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Health Care

Republican Senators Demand Information on Improper Medicaid Payments

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On October 25, 2021, all 14 Republican members of the powerful U.S. Senate Committee on Finance sent a letter to the administrator of the Centers for Medicare and Medicaid Services (CMS) Chiquita Brooks-LaSure requesting information about Medicaid’s large and growing improper-payment problem. In the letter, the senators wrote that having this information is vital before Congress considers legislation that could dramatically expand Medicaid. The senators’ letter cited the November 2020 CMS improper-payment-rate report and the 21.4 percent improper-payment rate in Medicaid. They also cited my analysis with Hayden Dublois released in NRO in December 2020; in this analysis, we noted that Medicaid’s true improper-payment rate almost certainly exceeds 25 percent, which equates to more than $100 billion in improper payments each year. (The December 2020 NRO piece explains why the true rate is likely this high.)

Medicaid’s escalating improper-payment rate is directly due to problems with Obamacare’s expansion of the program. While Medicaid used to be reserved largely for lower-income pregnant women, children, seniors, and individuals with disabilities, Obamacare created a new class of Medicaid enrollees — working-age and largely childless adults earning up to 138 percent of the federal poverty line. Obamacare required that Washington pay at least 90 percent of the bill for these new enrollees, which is a much higher rate than it pays for traditional Medicaid populations. Paying a higher rate for able-bodied adults than more vulnerable populations raises significant equity concerns. In addition to the unfairness of this higher rate, it also creates large incentives for states to enroll as many people as possible under the new criteria, regardless of whether those people meet those eligibility requirements, to maximize federal dollars. The pre-Obamacare improper-payment rate in Medicaid was only 6 percent, which indicates that Obamacare’s perverse incentives have caused Medicaid’s improper-payment rate to more than quadruple.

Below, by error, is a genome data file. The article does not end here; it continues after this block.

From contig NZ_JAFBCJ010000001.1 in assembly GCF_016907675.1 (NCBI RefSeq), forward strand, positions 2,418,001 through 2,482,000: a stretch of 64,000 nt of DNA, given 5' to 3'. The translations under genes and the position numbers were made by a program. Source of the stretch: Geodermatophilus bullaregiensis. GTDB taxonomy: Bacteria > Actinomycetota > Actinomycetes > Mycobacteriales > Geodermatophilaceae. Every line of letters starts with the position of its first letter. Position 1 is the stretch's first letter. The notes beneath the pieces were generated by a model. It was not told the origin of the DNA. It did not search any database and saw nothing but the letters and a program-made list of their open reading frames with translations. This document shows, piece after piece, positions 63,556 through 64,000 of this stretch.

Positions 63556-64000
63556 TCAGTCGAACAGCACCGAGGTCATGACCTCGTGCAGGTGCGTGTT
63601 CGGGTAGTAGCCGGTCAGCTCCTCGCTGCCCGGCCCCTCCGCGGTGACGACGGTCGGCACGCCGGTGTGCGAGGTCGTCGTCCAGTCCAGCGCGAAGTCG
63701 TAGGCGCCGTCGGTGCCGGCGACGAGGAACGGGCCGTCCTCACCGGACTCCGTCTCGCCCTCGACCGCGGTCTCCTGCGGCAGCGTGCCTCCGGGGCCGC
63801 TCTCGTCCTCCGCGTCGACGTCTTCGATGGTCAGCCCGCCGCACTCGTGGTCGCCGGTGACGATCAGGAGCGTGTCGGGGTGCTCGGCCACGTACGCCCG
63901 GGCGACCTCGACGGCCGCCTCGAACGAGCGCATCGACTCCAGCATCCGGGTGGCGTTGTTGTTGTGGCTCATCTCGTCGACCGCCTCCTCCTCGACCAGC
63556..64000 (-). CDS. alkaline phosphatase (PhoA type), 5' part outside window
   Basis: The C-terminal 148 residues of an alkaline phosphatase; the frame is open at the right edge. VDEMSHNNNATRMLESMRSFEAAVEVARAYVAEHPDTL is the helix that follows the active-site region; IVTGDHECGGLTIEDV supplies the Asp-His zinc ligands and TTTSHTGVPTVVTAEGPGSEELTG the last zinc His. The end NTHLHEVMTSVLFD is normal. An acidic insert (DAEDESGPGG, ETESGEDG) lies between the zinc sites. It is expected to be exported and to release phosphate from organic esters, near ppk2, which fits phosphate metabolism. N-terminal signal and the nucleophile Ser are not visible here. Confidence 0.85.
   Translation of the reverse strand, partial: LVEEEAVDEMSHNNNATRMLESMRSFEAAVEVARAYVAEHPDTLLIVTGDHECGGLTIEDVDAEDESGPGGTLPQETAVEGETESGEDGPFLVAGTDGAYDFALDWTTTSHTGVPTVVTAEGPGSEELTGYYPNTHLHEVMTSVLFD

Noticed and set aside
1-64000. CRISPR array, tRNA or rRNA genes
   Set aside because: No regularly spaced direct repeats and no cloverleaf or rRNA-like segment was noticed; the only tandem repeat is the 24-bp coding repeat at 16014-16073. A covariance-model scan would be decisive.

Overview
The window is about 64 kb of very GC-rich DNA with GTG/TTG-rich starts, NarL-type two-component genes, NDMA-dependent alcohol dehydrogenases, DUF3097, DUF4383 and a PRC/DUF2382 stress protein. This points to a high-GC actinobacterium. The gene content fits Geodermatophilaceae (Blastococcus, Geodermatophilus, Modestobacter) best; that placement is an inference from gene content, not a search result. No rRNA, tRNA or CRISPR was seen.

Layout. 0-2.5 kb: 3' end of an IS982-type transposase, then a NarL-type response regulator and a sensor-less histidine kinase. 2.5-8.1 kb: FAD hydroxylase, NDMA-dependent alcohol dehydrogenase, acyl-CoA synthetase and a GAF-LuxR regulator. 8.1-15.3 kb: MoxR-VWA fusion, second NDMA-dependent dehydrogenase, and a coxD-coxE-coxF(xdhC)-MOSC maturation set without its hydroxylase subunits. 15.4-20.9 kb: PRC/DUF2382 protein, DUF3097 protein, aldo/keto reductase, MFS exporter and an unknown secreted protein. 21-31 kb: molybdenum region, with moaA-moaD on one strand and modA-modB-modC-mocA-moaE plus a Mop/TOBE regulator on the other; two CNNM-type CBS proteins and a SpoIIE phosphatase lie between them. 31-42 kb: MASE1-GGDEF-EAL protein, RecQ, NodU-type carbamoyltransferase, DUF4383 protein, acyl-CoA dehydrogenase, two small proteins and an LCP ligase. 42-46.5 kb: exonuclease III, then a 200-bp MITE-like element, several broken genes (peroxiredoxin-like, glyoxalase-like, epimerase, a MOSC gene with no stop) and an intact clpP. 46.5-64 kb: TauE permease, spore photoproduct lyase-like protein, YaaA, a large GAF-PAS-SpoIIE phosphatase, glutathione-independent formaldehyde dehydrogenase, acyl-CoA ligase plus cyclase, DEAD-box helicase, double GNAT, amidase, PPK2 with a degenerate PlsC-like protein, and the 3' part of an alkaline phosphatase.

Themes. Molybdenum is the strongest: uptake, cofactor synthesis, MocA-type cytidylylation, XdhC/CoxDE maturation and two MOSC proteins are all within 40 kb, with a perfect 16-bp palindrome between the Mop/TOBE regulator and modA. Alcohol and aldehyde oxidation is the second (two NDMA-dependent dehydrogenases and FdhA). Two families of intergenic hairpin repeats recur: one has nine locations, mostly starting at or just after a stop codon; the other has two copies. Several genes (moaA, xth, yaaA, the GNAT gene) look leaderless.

CMS’s 2020 improper-payment report found that this soaring increase in Medicaid’s improper payments was mainly due to states’ failure to conduct proper eligibility reviews. The following from the senators’ letter to CMS highlights the consequences of Medicaid’s enormous improper spending as well as serious concerns about the overall program and the federal government’s stewardship of it:

Failure to properly verify that applicants are eligible for the program, especially to this extent, harms the nation’s taxpayers and takes resources away from those who are eligible and who truly need the program . . .

Such a high improper payment rate demonstrates that the program requires a stalwart defense to ensure those that are eligible receive the care they need. This rate also raises questions of whether Congressional and regulatory actions have made Medicaid too complicated for the Federal government to properly oversee it, especially given the differing improper payment rates among states.

The senators requested that Administrator LaSure provide the following information by November 8, 2021:

  • The updated improper payment rate in Medicaid;

  • A breakdown of improper payment rates by state;

  • The corresponding estimated total of improper payments from insufficient verification or non-compliance with eligibility requirements.

During my two and a half years working at the White House’s National Economic Council, I worked closely with CMS, so I know that CMS almost certainly has all this information available now and would be able to produce it within no more than a few days. Failure to provide this information by the requested deadline will indicate that CMS is obstructing important congressional inquiries and hiding information that it believes to be counter to its political agenda of expanding government-run health care.

Brian Blase is the founder and president of Paragon Health Institute. From 2017 to 2019, he served as a special assistant to the president for economic policy at the White House’s National Economic Council.


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